4. The support for musical keyboards of claim 1, wherein the first end of the trestle has at least one pair of spaced apart transverse bars attached thereto, the transverse bars on the second end of the trestle acting as stabilizing feet resting on the floor; the transverse bars at the first and the second end of the trestle being removably connected to the trestle, each connection further comprising two shoes, each shoe having a first end and a second end, the first end being of such shape and dimension to substantially enclose the first end of the trestle, the second ends of each shoe having at least two inward facing radial tabs; each transverse bar having at least two corresponding slots therein to engage the radial tabs on the shoes; the shoes each further having a hole therein which holes are aligned to receive a screw with a nut to secure the shoes about the first end of the trestle and about the transverse bar such as further to permit removal of the shoes to disconnect the transverse bars from the trestle for ease of assembly, disassembly and storage.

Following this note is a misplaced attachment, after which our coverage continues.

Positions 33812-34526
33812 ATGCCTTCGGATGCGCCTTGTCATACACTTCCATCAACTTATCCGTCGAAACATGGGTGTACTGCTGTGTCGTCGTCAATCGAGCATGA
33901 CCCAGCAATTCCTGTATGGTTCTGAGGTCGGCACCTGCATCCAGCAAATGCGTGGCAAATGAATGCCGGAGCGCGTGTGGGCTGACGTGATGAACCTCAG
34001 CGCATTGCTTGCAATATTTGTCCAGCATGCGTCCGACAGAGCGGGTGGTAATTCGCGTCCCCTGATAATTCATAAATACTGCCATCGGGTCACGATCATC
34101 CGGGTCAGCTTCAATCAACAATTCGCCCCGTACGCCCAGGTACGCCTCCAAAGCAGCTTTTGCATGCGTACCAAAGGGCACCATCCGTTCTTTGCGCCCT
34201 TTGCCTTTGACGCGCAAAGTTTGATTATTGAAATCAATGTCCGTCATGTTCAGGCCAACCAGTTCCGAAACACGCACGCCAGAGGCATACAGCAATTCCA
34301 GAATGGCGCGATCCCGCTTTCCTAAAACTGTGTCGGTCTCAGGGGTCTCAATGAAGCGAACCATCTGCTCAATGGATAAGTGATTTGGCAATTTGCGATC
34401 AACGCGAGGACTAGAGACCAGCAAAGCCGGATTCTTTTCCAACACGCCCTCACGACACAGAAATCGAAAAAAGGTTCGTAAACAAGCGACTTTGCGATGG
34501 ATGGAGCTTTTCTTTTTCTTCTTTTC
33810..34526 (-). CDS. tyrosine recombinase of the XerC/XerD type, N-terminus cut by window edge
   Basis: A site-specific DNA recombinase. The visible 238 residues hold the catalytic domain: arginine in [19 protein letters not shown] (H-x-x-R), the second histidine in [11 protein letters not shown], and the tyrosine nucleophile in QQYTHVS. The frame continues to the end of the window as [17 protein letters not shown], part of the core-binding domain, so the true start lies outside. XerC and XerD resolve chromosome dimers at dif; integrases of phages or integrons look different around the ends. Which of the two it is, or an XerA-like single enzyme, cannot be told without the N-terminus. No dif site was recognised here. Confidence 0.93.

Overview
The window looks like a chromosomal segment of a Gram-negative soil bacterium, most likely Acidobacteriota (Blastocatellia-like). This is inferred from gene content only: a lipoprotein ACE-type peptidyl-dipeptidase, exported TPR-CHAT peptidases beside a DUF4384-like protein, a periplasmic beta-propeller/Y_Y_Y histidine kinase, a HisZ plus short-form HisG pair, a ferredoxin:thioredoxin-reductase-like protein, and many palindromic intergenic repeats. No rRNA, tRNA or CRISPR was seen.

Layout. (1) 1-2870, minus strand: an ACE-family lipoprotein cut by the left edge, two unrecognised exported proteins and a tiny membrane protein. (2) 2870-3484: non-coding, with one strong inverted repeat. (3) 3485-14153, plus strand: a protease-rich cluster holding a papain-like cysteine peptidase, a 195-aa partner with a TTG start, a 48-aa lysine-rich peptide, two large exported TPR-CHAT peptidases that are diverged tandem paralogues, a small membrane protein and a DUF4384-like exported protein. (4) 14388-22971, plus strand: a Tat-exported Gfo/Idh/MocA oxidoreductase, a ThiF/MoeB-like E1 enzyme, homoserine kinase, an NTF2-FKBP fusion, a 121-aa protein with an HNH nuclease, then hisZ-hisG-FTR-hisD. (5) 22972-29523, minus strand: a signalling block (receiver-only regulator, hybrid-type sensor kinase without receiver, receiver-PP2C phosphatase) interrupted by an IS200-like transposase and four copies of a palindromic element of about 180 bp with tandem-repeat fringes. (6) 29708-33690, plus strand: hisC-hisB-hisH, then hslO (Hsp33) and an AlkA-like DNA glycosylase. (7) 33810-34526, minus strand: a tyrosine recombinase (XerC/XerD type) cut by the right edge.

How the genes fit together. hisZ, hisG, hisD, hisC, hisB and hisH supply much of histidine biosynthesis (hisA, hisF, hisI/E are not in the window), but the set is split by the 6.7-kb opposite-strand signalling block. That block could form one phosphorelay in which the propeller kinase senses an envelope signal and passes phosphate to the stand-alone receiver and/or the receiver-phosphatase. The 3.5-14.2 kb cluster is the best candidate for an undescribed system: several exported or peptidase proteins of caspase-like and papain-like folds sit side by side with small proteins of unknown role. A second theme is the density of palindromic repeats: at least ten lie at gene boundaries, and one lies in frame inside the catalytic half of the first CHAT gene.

5. The support for musical keyboards of claim 1, wherein the means for connecting the first end of each shaft to each respective back end of each transverse bar comprises the back end of each transverse bar having a plurality of teeth thereon and the first end of each upright shaft having a plurality of complementary teeth thereon which may engage the teeth on the end of the respective transverse bar; a screw threadably connecting the end of the upright shaft to the back end of the respective transverse bar such that the screw may be tightened to securely engage the teeth and prevent rotation thereabout and the screw may be loosened to permit pivotal movement of each upright shaft with respect to the center line of the respective transverse bar, thereby permitting the brackets supported by the respective upright shafts to be moved together and apart with respect to one another.